Innovative Textile Techniques Uplift Design Sensibilities On Day 1 Of India Fashion Week
As an industry, we are moving towards a sustainable design future that promises ethical trade practices, upliftment of marginalized weaver communities and resurrection of native textiles for a global audience. These values were strongly reflected as notable designers came together with Nobel Peace Laureate 2014 Kailash Satyarthi to pledge against the use of child labour on the opening day of Lotus Makeup India fashion week. The collections that followed were an interesting blend of upcoming talent and established designers collectively showcasing the strength of heritage weaves modernised for the new-age audience.
Leading the conversation was designer Vaishali Shadangule who rediscovered the traditional Khun weave through a contemporary interpretation of this rich handwoven textile. The collection titled Bisra looked at the centuries-old weave, which belongs to the village of Guledgudda in Karnataka and is on the verge of extinction. The depleting number of looms, weaver migration, and unemployment were some of the issues that the designer addressed through this line. Shadangule’s expertise in adding the cool factor to indigenous weaves was evident in her approach. The highlight of the show was bone-structured capes and blouses and sheer-silk fabrics, which were used in versatile ways to make dresses, skirts and saris on a bright palette of pink, orange, green and red and the label’s signature muted shades.
The next designer who laid a strong emphasis on textiles was Suket Dhir who made his debut at India Fashion Week with his womenswear line. The collection ‘He for She’ was a take on menswear silhouettes designed for women. The designer reimagined modern silhouettes through the lens of myriad fabrics. The result – loungewear in satin, silk and velvet, signature bombers, jumpsuits and suits in washed brocades, long jackets in khadi and smart every day separates in mul and jamdani. The designer stayed true the brand’s philosophy of ‘Less is more’ with effortless styling. The lineup also carried a hint of whimsy with its placement of playful prints. What we loved about the line was how the designer subtly wove stories from his childhood into the jamdani motif such as clouds, umbrellas, mango and mango trees.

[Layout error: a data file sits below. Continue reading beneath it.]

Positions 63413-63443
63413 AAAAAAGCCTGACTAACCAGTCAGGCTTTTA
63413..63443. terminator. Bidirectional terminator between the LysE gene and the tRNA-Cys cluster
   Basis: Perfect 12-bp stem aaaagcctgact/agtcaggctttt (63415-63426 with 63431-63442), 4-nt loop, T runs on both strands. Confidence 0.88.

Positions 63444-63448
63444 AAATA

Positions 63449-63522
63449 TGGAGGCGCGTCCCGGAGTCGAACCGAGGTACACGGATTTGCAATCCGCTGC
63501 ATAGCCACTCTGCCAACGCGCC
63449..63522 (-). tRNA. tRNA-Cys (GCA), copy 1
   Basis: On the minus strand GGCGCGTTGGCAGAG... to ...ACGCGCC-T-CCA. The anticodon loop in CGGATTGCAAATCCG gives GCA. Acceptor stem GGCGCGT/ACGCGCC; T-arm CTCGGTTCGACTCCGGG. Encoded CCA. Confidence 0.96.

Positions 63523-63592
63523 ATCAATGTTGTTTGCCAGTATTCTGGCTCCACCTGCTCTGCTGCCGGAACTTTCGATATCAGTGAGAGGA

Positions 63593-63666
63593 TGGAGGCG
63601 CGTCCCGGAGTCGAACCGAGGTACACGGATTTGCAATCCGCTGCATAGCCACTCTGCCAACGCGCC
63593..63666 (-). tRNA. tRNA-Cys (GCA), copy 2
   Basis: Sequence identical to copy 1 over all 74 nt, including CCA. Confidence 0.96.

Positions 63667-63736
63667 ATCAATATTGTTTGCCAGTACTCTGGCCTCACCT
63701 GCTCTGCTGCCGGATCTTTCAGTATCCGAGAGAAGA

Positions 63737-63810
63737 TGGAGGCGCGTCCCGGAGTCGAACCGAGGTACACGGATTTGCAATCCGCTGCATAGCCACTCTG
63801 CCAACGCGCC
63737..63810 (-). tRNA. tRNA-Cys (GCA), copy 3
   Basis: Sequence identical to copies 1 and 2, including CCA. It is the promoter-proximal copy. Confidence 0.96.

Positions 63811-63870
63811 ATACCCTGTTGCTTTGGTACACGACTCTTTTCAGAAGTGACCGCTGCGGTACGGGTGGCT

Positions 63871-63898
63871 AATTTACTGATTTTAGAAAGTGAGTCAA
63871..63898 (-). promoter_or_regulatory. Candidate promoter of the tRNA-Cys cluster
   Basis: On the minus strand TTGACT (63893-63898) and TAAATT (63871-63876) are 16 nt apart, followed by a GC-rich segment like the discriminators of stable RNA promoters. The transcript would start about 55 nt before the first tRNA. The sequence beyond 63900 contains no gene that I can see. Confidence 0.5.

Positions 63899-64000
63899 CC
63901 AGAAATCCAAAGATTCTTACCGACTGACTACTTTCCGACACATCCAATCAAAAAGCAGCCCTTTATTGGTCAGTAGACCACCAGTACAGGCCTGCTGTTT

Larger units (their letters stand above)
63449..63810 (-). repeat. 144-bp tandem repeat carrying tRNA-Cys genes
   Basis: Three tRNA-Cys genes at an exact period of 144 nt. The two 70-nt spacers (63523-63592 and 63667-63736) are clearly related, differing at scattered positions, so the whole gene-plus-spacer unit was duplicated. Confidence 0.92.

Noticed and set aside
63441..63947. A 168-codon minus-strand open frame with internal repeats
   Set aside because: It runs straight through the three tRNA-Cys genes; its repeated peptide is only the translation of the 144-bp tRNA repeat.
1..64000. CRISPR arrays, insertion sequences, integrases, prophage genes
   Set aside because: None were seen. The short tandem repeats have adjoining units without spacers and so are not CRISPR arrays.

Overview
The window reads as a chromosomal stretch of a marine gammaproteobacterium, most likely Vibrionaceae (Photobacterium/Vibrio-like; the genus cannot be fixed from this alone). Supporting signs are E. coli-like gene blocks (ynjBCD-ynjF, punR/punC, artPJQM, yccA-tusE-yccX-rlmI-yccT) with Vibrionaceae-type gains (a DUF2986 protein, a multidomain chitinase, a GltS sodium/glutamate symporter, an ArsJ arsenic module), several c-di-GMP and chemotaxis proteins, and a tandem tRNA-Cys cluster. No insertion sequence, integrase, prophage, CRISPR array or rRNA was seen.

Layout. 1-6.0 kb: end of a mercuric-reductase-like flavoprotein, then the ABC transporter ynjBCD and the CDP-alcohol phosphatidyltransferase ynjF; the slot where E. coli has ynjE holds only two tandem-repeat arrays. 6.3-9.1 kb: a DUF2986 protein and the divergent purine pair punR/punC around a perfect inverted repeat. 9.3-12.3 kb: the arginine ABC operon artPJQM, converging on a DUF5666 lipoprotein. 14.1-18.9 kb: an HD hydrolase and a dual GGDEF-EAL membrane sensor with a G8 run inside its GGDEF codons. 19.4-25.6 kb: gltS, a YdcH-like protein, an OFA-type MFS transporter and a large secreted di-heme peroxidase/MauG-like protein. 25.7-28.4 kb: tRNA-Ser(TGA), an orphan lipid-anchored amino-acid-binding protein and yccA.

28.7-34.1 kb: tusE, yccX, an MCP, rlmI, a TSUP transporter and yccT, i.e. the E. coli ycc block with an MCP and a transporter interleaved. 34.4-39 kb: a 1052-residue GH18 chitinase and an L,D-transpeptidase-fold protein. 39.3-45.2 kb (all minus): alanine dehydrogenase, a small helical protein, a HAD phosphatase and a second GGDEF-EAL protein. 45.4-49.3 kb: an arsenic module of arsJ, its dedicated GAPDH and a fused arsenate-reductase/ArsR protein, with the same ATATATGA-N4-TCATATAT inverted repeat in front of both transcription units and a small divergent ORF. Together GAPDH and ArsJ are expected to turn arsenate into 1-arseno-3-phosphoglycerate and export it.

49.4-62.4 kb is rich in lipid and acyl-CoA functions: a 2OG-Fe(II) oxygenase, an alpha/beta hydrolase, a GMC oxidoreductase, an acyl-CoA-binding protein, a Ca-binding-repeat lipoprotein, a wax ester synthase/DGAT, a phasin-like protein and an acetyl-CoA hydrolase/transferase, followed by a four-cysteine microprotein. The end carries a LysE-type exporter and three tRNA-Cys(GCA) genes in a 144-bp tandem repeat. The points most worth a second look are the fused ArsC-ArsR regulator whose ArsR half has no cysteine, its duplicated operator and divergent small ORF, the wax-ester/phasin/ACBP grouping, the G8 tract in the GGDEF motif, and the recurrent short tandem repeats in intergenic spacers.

A day of modern design language came to an awe-inspiring conclusion with designer Rahul Mishra who celebrated 10 years in fashion on the runway. Mishra was one of the first designers who had focused on crafts-based lineage to empower the local artisan through his avant-garde designs. These iconic pieces showcased at Paris Fashion Week through the years were the building blocks of the showcase. The show spotlighted his signatures such as optical prints, architectural silhouettes, sheer panels, hand-embroidered organza petals appliquéd on lightweight fabrics, Van Gogh-inspired sunflowers and life-like renditions of blue hydrangeas. A special mention to designer Amita Gupta who refashioned fabrics like zari, silk and denim on contemporary silhouettes with pleated details and bold stripes. Designer Pallavi Singh reflected on ocean waste using fish motif fabric appliqué on a pastel colour palette. Diksha Khanna’s experimentation with denim and crochet also grabbed our attention.
Related posts from Verve:
- Urban Planner Aishwarya Tipnis Is Restoring India’s Heritage Architectural Structures
- Lisa Ray: A Journey That Embraces Challenges, Cultures, And Continents
- Sustainable Architect Rahel Belatchew’s Unconventional Designs Are From The Future
- 9 Tips From UN Ambassador Dia Mirza’s Sustainability Guidebook
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